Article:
Hello, Scryer!
I see that you are using the Substitution Method.
First, I would get rid of the fractions.
Solve [1] for
Substitute into [2]: .
. . . . . . . . . . . . . . .
Substitute into [1]: .
Help using two equations to solve each other
(1) a/2+b=1
(2) 3a-b/3=31/2
Im lost on what to do here. I know I need to pick the easier equation to produce a equaling so I choose equation 1
what im trying to do is first clearing the fractions in eq1 I listed below what my thinking looks like but I know its wrong Please help
a/2+b=1 multiply both a/2 by 2 and the right side by 2 and i get
a+b=2 then I want to find a so I -b
a=2-b
in the second eq i substitute for a now
3a-b/3=31/2
3(2-b)-b/3=31/2 now i clear the brackets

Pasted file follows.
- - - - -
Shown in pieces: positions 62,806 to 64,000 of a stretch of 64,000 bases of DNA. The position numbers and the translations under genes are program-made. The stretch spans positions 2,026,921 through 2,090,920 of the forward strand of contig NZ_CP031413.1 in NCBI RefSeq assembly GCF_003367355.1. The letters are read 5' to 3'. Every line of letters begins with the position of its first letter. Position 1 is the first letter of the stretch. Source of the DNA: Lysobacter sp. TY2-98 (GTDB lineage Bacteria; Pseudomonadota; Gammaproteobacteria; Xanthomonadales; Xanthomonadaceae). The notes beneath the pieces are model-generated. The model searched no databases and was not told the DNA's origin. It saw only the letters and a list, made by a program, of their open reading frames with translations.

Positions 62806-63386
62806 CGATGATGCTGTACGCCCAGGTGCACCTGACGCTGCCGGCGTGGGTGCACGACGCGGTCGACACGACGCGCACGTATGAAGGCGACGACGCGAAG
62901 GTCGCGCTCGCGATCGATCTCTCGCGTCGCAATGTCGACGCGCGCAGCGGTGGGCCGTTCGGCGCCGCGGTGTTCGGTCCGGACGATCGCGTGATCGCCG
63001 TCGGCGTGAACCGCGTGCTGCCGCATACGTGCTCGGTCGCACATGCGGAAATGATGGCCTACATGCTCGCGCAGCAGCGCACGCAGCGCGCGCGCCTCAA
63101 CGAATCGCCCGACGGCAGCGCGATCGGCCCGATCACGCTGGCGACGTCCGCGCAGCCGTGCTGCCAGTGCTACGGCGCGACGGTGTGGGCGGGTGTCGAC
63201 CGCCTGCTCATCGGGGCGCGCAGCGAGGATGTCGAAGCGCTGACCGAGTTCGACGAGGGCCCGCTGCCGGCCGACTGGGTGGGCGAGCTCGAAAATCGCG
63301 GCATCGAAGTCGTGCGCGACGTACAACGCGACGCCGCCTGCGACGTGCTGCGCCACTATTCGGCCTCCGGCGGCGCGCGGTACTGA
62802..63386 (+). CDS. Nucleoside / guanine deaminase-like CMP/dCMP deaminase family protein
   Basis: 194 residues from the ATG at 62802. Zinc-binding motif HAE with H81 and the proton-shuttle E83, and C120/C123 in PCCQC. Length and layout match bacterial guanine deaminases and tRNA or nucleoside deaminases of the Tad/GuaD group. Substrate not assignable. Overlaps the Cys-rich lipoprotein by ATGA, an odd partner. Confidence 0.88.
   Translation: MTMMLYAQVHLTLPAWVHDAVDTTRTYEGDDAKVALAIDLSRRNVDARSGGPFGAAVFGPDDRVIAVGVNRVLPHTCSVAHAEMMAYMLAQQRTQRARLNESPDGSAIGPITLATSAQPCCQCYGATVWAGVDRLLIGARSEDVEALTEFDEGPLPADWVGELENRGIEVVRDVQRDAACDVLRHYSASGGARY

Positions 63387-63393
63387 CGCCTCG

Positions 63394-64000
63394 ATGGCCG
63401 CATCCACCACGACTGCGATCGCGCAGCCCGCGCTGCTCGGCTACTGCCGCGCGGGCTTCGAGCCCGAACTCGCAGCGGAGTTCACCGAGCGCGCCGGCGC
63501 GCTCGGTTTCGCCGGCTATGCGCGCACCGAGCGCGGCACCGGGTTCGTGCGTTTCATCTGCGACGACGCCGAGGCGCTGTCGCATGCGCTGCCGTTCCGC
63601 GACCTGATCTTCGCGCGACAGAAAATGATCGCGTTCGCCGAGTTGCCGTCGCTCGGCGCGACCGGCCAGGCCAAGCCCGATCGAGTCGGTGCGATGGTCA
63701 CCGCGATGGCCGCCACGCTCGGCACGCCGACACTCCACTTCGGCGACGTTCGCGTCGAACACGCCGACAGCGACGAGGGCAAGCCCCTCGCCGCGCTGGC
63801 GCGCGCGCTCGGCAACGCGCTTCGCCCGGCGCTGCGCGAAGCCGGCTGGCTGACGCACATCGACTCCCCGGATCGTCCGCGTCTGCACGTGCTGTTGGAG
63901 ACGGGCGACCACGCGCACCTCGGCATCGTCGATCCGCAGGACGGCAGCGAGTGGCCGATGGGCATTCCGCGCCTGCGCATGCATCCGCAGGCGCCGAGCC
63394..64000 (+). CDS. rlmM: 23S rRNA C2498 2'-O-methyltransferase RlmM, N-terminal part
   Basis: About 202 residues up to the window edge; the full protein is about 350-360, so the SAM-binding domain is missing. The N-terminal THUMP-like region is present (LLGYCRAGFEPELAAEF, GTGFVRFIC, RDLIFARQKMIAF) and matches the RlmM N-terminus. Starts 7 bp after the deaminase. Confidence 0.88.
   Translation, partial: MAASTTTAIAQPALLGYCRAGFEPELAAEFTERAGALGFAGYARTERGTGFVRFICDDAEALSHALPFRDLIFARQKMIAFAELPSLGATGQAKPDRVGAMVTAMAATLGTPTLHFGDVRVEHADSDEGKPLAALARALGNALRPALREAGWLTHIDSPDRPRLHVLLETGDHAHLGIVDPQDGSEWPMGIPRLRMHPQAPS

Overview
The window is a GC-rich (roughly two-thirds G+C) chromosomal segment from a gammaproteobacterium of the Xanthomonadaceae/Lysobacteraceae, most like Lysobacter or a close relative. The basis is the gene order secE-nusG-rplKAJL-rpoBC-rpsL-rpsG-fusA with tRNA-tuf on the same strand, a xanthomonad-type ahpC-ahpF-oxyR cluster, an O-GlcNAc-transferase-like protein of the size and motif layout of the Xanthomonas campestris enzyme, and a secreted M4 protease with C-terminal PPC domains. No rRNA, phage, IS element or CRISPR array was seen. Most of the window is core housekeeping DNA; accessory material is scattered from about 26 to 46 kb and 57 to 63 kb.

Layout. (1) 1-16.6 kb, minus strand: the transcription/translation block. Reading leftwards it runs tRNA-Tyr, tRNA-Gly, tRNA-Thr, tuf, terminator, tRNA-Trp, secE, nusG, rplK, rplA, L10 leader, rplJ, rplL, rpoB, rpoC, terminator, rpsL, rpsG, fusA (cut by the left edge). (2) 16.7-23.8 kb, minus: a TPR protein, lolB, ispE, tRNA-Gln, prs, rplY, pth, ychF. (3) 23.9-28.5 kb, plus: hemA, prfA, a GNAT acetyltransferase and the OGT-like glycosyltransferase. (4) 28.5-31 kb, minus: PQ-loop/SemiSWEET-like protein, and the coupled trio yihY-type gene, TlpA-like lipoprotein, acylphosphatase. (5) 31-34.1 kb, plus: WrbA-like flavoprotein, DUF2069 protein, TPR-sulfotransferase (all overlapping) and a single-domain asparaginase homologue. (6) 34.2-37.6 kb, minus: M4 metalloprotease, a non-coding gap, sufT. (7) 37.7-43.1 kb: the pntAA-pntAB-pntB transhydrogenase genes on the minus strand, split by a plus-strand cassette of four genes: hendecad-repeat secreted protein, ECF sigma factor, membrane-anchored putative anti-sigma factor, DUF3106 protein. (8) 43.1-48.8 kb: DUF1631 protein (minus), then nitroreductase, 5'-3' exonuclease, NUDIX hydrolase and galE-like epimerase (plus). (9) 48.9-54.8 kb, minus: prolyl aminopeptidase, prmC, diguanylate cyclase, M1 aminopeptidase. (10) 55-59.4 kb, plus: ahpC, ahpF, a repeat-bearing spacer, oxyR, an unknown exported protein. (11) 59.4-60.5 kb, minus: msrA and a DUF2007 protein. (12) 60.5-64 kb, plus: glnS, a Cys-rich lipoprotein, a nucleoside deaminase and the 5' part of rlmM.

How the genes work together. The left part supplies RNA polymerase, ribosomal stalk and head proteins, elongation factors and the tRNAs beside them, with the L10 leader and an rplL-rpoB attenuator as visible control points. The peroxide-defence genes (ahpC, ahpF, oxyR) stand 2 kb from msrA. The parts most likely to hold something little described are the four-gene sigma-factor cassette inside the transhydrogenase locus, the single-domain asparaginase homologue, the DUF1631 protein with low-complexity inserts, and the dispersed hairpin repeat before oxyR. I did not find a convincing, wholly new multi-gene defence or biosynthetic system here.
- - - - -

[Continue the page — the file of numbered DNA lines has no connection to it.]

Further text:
6-3b+b/3=31/2 now i clear the fractions bymultiplying both sides by 3. 3x b/3 and the right side 31/2=15.5 x3
6-3b+b=15.5x3 simplify to
6-3b+b=46.5 now i get the bs alone
-3b+b=40.5 merge the bs
-2b=40.5
-b=40.5/2
Those are the lowest common denominators. (1) has one denominator of 2 , so multiplying by 2 will clear it, while (2) has a denominator of 2 and a denominator of 3 and the LCM of 2 and 3 is 6, so 6 is the smallest number that will clear both denominators.